In Los Hongos, Oscar Ruiz Navia paints a vivid portait of disaffected youth in Cali, Columbia, as part coming-of-age film part political commentary of the Arab Spring. All of this is centred around the culture and graffiti lifestyle with which the two main characters – Ras and Calvin – immerse themselves. Their friendship is largely idealistic, breaking through barriers of class and race with the innocence of youth used as a constant thematic reasoning by Ruiz Navia.
The Arab Spring protests paints the inspiration and the contextual stage for the characters in the film, serving as a catalyst for the Ras and Calvin’s involvement in a more politically active graffiti culture, joining a larger group. Graffiti, a constant metaphor for resistance and alienation throughout the film, is the point of bonding for what becomes clear are two individuals with markedly different backgrounds. Ras has been raised by his single mother in a working-class mother; the two of whom have moved into the city. Calvin lives with his grandmother, currently undergoing chemotherapy, with both of his parents divorced. Ras and Calvin bring unique worlds to one another, and neither seeks throughout to assert their experiences and worth over the other.
It’s a companionship that is often used as an idealistic political tool of reasoning by Ruiz Navia, who seeks to paint an imagine of resistance and solidarity amongst a diverse range of oppressed groups. When Ras is questioned “Are you at university as well?” he responds, clearly: “No, I’m a skater”. The implications are obvious, and never framed by the director as any less legitimate, and that’s one of the most impressive trends throughout Los Hongos. On the other hand, Calvin is a student – although, in the scenes where he interacts with his classmates he oscillates between amused and seemingly uncomfortable at ease – who rides a bike.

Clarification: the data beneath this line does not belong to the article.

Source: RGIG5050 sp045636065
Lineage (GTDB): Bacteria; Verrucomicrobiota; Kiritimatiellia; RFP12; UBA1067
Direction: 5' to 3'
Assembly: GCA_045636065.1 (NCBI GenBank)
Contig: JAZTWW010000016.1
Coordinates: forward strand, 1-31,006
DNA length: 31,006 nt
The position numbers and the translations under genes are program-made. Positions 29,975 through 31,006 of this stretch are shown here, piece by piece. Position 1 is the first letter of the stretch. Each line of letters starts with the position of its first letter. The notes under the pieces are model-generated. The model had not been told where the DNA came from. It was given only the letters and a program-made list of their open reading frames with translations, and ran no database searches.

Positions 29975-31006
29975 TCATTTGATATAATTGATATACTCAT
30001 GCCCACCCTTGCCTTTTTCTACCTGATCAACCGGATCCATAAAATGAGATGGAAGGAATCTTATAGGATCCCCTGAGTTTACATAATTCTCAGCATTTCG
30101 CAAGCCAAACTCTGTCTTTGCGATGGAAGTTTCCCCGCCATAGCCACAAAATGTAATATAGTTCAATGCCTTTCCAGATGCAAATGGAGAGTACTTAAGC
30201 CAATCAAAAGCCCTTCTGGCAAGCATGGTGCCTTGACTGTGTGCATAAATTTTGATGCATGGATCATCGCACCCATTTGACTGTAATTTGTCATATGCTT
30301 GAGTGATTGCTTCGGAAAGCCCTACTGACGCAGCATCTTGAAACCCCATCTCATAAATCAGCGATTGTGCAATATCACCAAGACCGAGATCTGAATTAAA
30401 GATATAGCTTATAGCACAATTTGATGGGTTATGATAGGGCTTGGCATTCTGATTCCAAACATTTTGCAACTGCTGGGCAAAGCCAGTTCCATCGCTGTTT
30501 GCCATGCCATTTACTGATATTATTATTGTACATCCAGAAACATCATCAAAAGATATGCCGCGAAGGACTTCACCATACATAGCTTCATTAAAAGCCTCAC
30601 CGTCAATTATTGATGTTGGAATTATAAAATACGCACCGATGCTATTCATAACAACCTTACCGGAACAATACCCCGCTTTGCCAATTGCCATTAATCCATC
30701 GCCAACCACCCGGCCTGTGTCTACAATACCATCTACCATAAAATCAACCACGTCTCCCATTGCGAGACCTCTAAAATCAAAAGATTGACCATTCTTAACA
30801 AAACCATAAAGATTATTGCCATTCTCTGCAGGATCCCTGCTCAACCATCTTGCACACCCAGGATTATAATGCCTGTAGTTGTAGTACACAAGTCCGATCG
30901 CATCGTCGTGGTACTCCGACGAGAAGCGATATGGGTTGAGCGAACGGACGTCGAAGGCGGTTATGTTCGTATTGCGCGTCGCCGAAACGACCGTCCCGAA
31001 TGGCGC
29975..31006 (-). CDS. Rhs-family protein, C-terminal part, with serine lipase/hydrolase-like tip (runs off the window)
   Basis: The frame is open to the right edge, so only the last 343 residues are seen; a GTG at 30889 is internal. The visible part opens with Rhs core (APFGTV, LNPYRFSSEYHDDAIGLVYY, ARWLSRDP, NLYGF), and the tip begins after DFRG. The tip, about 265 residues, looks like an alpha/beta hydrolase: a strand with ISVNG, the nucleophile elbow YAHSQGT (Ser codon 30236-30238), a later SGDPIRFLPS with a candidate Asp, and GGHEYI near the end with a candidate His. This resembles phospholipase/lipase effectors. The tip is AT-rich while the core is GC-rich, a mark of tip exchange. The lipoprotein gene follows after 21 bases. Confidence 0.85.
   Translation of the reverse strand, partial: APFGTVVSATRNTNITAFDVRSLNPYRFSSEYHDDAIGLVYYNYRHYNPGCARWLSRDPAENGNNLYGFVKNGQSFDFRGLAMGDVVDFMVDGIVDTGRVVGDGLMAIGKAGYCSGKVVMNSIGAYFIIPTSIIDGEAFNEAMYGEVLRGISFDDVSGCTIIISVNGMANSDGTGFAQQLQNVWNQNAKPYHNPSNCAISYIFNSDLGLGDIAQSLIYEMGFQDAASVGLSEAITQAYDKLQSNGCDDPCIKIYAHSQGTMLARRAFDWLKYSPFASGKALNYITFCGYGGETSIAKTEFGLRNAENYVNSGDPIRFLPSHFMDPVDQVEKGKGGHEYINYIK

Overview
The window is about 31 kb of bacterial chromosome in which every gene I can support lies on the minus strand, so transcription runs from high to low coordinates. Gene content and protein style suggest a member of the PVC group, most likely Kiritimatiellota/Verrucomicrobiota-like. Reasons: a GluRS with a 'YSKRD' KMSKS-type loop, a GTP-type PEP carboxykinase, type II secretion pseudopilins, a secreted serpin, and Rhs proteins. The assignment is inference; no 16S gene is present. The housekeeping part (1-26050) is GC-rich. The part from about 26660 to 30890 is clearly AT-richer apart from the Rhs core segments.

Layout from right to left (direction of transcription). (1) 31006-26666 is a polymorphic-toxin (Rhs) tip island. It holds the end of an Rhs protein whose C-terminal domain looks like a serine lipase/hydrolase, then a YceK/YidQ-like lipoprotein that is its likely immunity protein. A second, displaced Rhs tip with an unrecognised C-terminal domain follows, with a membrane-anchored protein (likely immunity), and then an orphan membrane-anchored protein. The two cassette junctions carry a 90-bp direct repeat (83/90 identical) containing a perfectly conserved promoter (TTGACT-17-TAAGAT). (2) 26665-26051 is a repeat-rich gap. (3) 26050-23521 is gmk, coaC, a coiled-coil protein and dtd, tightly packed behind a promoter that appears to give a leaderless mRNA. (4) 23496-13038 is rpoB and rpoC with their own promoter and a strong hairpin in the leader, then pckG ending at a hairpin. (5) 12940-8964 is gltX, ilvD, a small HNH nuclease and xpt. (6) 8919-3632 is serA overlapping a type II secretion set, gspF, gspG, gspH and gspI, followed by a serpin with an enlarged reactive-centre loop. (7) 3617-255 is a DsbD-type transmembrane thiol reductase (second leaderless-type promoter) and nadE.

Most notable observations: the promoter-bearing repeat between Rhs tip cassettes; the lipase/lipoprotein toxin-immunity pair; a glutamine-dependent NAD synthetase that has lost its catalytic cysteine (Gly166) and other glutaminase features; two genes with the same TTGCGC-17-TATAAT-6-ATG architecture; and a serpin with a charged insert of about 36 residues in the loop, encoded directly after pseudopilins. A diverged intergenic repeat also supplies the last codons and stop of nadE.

The relationships the boys share with matriarchal figures is a particularly special element of the film. Ras’ mother (Maria) is an evangelical worshiper, however, despite not following this himself, he never questions this and allows space. In one particular long take, Ruiz Navia films Maria and her friends singing in unison in one of the film’s more beautiful scenes; Ras, who is on the edge of the frame, carefully waits until they are finished to interrupt. On the other hand, Calvin and his aforementioned grandmother are shown with the same mutual respect. These relationships allow a context for intimacy within Los Hongos.
The film lacks a certain sense of direction throughout, as if unsure of exactly what it wants to be, although, this never feels lacking in calculation; it feels like an attempt from Ruiz Navia to most effectively mirror the situations of the characters. Los Hongos never places its narrative on a teleology towards some sort of ends; it drifts, it meanders, it shifts focus – constantly unsure of the direction it wants to be taking -, and it never centres in on a particular element of Ras or Calvin’s lives for too long. It moves in symbiosis with them, mirroring the constant uncertainties that punctuate a period of coming-of-age for both of the boys. The film has flaws and it will certainly frustrate those seeking out a clear narrative – it doesn’t have one, and it’s clearly the intention of Ruiz for it to be that way -, but it also has a lot to offer. Los Hongos is a biting social critique of the vicissitudes of growing up in Columbia under the hopeful spectre of change.